The Carlos Maside Museum, whose artistic direction was entrusted to the Laboratorio de Formas -a symptom of that collective feeling of the project’s promoters-, organized the first exhibitions in Galicia of Picasso, Miró, Grosz, Alberto and Bertolt Brecht, among others. In 1970, Xosé Díaz Arias, who was barely twenty-one years old, took over the organization of the museum and the film sessions, which were scheduled uninterruptedly between September 1970 and June 1972. He organized film sessions such as those of Norman McLaren -Scottish-Canadian experimental filmmaker to whom the Carlos Maside Museum dedicated an anthology on August 31, 1971-, the screening of Oskar Schlemmer’s Triadic Ballet, sessions on Le Corbusier, Picasso, the experimental films of Poland’s Jan Lenica, the Germans’ Walter Ruttman and Hans Richter, and the Yugoslavian Vlado Kristl.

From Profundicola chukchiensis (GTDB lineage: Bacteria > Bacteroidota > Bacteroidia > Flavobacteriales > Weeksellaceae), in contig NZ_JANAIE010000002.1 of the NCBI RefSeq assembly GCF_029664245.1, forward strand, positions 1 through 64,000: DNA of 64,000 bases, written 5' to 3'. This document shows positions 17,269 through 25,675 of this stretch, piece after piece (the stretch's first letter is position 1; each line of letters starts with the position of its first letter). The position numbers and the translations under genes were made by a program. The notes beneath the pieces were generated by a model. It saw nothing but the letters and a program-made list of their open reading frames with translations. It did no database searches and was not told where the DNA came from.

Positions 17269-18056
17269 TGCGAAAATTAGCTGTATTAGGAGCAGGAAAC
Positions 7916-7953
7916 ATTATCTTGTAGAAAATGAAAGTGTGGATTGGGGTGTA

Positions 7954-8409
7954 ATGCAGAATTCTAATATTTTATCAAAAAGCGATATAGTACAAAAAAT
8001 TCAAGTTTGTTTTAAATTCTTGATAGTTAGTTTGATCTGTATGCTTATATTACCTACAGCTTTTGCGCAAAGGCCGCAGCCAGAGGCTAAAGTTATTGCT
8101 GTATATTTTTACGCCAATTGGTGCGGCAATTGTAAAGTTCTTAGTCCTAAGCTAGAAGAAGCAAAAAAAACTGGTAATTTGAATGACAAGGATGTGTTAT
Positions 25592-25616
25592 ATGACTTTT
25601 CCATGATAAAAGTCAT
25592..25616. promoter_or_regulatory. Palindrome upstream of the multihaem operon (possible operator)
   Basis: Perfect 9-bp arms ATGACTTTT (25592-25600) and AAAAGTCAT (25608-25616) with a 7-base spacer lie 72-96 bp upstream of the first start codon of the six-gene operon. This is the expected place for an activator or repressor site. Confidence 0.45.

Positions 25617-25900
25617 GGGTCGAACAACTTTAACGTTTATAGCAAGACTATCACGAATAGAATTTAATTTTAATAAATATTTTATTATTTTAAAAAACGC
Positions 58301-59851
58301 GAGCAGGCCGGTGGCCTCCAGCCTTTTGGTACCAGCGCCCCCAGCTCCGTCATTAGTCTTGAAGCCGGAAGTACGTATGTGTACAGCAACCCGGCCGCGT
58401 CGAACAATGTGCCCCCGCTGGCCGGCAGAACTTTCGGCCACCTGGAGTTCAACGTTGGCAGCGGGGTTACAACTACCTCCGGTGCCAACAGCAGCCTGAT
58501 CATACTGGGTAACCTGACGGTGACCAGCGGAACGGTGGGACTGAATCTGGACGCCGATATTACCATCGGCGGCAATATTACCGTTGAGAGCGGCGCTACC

Luis Seoane accompanied and encouraged, enthusiastically, in Buenos Aires, the work of Xosé Díaz at a time when there was hardly any cultural activity in Galicia. The attendance was beyond the capacity of the museum, and the sessions were always full. This is how Seoane wrote one of the radio broadcasts of the program Galicia Emigrante a few months after the opening of the museum: